There comes a time in the life of every home when new windows are called for. It's a good indication that your old windows are ready to go when they require a steady stream of maintenance and/or your heating and cooling bills continue to climb. Instead of constantly busting your knuckles with endless scraping, caulking and painting, consider installing new windows that are energy-efficient, and low maintenance. The following tips can make the idea of window replacement a little less daunting.
Energy-efficient windows can make a big difference when it comes to heating and cooling your home. If you live in a very warm climate where much of your home energy costs involve cooling, you may want to choose windows with clear "low-E" coatings which allow light in while reducing the amount of solar heat gain. These windows should be of the metal frame variety and designed for low solar gain. If your home mainly requires heating, select thermally- improved, non-metal windows designed to for double or triple solar gain. In both cases, you want to install windows which install minimum air leakage.
Talk about the weather
While you can't control the weather, you can certainly plan ahead for it. While bad weather may not keep some installers from working, you may be particular about the condition of your floors, and not appreciate the outside coming inside, should your yard become a mucky mess. If having a bit of a mess isn't a problem for you, don't worry about it. But if your window replacement plans don't include a carpet cleaning session, be sure to plan appropriately. Most installers will have some sort of plan in place for inclement weather, so be sure to discuss what you both consider acceptable working conditions.
Choose window materials carefully
Different types of window materials have different life spans and may require varying levels of care to keep them looking good. While you may think that wooden frames provide the best look for your home, they require more maintenance that aluminum or vinyl, and have a shorter life span. The choice is ultimately up to you, but you may want to take material into consideration when choosing your windows to make sure that they will last a long time and provide the best value for your money.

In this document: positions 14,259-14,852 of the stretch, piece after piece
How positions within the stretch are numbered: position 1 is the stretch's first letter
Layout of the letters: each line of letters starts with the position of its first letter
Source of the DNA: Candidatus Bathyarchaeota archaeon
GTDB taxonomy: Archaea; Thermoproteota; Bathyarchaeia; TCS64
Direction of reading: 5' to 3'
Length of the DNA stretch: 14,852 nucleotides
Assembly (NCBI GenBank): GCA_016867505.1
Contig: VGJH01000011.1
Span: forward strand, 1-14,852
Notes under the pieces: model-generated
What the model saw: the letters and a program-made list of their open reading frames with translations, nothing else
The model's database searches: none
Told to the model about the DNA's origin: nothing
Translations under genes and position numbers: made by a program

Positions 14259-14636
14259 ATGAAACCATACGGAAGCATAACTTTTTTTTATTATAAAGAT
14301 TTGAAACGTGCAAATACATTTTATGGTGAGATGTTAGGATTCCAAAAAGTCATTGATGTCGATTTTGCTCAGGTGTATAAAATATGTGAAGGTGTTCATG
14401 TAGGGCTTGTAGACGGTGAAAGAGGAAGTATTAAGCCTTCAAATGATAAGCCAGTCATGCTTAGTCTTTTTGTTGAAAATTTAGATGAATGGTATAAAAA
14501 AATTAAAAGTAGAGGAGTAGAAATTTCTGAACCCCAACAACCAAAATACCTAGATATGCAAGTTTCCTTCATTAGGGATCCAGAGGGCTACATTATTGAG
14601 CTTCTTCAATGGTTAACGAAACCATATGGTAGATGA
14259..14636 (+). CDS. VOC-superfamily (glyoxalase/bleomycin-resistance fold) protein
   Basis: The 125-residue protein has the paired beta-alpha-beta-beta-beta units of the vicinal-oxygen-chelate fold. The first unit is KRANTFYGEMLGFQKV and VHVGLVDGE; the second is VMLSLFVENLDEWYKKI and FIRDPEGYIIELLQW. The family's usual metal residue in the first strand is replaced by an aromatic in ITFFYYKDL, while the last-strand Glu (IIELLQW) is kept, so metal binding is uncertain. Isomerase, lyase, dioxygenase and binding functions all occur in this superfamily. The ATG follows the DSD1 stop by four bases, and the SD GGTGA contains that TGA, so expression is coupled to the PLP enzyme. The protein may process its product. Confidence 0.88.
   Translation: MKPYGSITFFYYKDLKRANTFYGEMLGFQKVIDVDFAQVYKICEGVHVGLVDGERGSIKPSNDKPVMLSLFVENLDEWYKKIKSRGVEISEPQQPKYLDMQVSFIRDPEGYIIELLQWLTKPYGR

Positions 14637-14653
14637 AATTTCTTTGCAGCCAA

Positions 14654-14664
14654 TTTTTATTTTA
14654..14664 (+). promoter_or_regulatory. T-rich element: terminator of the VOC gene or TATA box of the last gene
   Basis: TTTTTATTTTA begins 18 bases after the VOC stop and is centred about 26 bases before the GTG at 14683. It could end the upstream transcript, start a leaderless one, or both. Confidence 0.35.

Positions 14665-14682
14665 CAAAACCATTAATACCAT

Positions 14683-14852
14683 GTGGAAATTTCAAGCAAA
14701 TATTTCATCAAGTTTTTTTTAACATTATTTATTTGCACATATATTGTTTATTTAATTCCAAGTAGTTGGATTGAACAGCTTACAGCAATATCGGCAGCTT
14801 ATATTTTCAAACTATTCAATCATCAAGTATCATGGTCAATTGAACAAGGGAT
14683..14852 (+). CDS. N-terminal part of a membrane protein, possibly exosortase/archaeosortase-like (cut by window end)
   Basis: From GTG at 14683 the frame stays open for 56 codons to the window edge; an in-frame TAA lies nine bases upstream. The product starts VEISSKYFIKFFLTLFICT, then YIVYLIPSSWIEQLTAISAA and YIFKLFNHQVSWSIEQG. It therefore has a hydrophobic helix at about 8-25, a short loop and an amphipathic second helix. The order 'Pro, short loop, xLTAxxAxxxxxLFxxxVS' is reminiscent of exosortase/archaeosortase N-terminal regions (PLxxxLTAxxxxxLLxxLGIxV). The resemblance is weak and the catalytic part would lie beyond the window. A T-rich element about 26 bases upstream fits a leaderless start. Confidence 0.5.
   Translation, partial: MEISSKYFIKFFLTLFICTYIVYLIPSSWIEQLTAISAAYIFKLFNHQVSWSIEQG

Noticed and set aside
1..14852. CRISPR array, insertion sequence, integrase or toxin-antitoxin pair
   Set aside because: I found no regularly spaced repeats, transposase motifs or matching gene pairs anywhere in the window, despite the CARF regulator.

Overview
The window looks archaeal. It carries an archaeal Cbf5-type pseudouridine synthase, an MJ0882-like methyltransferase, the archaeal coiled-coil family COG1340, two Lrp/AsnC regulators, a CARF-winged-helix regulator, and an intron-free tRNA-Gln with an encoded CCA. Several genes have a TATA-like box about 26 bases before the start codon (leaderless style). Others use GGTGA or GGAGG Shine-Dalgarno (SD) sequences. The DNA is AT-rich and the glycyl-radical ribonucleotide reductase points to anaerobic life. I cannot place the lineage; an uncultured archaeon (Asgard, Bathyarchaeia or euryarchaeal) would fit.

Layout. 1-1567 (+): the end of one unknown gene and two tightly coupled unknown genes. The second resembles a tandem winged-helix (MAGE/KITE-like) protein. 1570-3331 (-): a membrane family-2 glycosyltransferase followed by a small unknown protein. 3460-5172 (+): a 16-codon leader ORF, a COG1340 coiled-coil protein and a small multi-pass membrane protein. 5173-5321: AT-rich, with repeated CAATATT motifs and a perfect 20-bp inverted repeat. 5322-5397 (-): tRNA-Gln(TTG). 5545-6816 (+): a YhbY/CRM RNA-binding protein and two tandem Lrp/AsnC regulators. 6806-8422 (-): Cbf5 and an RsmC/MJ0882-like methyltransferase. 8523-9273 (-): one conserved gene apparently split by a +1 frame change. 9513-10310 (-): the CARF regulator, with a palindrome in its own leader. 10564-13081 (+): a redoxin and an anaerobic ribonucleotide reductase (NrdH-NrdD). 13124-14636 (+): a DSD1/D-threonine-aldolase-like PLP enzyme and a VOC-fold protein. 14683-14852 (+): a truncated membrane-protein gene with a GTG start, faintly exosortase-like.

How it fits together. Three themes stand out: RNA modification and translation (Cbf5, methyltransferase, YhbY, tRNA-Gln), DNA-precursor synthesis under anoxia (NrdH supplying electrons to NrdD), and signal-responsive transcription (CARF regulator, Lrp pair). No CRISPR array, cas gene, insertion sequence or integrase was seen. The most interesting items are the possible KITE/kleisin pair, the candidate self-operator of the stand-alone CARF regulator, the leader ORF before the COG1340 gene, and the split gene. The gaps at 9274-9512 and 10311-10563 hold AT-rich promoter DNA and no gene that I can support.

Have a disposal plan in place
Your old windows have to go somewhere, so it's a good idea to have some sort of disposal plan in place before work begins. This should include the area where you'd like the old windows stored until you are able to get rid of them, as well as how you will ultimately dispose of them. If aren't planning to dispose of your old windows yourself, you might need to find out when your town's next local bulk trash disposal day is, as well as what the guidelines are for disposal.
Undress your windows
"Naked" windows are essential when you want to make the installation of your new windows as pain-free as possible. Make sure to remove curtains, blinds, window treatments or anything else you usually dress your windows with so it is out of the installer's way. This also includes any pictures or knickknacks that normally "live" on your window sills.
Clear the way for installers
Be sure to clear a path so that installers have a clear space in which to work. Relocate any furniture that usually resides beside or in front of your windows, and remove pictures, mirrors, etc. from the wall near them so that they won't be knocked down accidentally. Also consider the spaces on the outside of your home where installers may need space to place ladders and tools. It's better to provide as clutter-free a working space as possible so there's no chance your indoor treasures will be damaged, or your flowerbeds trampled outside.
Double or triple the pane
Single pane windows are a thing of the past as they are so energy inefficient that you'd probably be just as well off leaving them wide open. Double pane windows provide better energy efficiency, and triple pane models provide even better results when it comes to heating and cooling because they ensure such a low level of heat transfer. Windows with special gas fills within the panes add up to even more savings.
Try some color
Gone are the days when windows only came in white. Now you have a wide range of colors from which to choose when you want the best looking windows on the block. One interesting option is windows with one color on the inside and another on the outside. There are also a number of vinyl windows with attractive wood grain patterns.
Aim for Cheap not cheap
While you want to get a good deal on windows, you want windows that a "cheap" in terms of price, not quality. This doesn't mean that you have to go out and buy the most expensive windows on the market, but you should definitely choose those with a good energy rating and a lifetime warranty that covers as many possible scenarios as possible. If you get your windows for a steal but end up having to replace them in ten years, the only one who got a deal is the supplier who sold them to you. Do your homework, be prepared to pay for quality, and don't be afraid to ask questions.
Posted by: Ahmed Muztaba